Relative Alignment System

          The inner tracking system of CDF for Run-2 consists of silicon detectors to identify B mesons from their finite path length (~0.5 mm) before they decay. Identifying the bottom mesons is essential to following up CDF's discovery of the top quark and to CDF's upcoming discovery of CP violation with b quarks. These tracking detectors need to achieve a resolution on the order of 10-20 microns.

       UCLA is building a relative alignment monitor called RASNIK ("Relative Alignment System of NIKhef") for the CDF tracking detectors. This is an inexpensive system that was invented by NIKHEF in Amsterdam. It is an optical device, but does not use lasers, only an infrared light-source, a mask, convex lens and CCD camera, as shown below,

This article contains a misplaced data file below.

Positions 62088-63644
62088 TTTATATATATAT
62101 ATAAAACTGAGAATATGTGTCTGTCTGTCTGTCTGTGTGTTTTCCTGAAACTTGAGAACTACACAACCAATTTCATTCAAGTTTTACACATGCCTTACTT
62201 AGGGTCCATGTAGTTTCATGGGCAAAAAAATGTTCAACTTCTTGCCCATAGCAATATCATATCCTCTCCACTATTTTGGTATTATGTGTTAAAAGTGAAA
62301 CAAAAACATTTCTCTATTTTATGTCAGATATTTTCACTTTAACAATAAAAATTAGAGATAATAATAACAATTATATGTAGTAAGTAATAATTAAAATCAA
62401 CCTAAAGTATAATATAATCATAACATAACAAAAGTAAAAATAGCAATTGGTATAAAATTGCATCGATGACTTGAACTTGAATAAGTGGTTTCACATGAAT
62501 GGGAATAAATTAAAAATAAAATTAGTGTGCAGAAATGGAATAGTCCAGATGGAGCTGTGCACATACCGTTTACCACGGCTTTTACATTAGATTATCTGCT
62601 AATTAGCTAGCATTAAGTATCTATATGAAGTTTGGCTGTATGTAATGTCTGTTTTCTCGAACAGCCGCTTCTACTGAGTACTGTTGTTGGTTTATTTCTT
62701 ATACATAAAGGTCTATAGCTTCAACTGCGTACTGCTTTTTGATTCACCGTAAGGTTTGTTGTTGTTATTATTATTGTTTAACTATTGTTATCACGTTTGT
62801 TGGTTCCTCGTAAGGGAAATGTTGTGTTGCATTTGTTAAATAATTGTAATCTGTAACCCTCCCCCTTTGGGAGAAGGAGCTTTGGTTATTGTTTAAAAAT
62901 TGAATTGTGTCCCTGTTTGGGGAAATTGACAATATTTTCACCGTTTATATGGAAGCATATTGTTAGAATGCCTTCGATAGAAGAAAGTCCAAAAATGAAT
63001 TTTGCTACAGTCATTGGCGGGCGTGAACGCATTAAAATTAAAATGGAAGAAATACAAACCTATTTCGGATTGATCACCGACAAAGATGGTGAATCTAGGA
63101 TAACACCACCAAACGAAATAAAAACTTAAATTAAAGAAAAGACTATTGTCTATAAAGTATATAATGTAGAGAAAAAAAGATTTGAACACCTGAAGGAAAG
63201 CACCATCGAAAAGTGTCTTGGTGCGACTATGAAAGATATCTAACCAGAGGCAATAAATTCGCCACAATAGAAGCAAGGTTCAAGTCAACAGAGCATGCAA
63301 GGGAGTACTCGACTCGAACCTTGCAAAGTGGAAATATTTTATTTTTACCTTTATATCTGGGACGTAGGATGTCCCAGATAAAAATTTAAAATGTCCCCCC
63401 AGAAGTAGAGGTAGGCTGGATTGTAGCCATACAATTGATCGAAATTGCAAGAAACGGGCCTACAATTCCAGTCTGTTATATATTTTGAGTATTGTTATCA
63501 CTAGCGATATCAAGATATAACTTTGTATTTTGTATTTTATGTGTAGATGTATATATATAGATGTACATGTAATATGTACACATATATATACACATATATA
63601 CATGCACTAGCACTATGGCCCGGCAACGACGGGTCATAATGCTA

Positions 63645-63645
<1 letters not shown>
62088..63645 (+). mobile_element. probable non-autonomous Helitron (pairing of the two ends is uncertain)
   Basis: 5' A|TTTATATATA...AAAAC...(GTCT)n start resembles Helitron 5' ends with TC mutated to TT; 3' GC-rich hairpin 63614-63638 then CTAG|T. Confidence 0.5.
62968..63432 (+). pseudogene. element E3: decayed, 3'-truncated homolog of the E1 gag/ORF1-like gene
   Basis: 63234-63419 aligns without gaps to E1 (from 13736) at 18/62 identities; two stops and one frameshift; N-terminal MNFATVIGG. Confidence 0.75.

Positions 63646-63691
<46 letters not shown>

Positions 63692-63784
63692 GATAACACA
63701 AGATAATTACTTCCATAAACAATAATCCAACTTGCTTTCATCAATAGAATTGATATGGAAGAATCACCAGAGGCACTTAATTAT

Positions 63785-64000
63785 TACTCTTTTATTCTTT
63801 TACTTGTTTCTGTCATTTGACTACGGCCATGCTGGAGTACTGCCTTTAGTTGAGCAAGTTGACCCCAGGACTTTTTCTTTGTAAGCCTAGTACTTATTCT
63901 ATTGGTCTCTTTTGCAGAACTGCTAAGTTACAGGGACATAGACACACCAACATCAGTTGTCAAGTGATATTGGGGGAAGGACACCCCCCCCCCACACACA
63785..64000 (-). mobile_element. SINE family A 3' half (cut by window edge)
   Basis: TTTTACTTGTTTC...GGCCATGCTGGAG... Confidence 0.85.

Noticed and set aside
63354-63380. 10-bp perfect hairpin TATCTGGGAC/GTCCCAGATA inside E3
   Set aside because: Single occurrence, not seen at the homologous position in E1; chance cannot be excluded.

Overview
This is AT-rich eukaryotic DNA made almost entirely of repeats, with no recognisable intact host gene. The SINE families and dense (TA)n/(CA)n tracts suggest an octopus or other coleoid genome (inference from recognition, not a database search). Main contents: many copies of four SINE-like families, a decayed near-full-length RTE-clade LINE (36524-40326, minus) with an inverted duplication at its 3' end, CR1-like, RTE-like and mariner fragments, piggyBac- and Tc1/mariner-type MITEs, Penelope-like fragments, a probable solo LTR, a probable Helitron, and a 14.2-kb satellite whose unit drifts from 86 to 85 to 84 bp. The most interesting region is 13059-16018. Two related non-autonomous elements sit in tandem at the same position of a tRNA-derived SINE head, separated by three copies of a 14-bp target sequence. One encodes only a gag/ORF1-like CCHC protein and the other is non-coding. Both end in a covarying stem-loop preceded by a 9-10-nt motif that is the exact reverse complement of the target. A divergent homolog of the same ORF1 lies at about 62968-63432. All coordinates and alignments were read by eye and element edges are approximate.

Changes in alignment are seen as a movement of the image of the mask on the CCD camera. The fine detail on the mask allows movement of less than 1 micron to be detected. The system was originally used in the CHORUS neutrino oscillation experiment, and is described in a NIM article.

          The system being built here will be used to monitor the relative alignments of the CDF tracking detectors: SVX, ISL and COT with sub-micron precision on a time-scale of seconds. We will also use it to monitor the exact positions of the end-plug calorimeters. We are considering other uses in the experiment and accelerator.

The projector, which contains the lens, coded mask, and LED, next to a penny and bus token.

Go find out about the Radiation Tests.

Download an actual coded mask. (500kB). You probably need to print it out to see the detail.

Go back to UCLA-CDF homepage.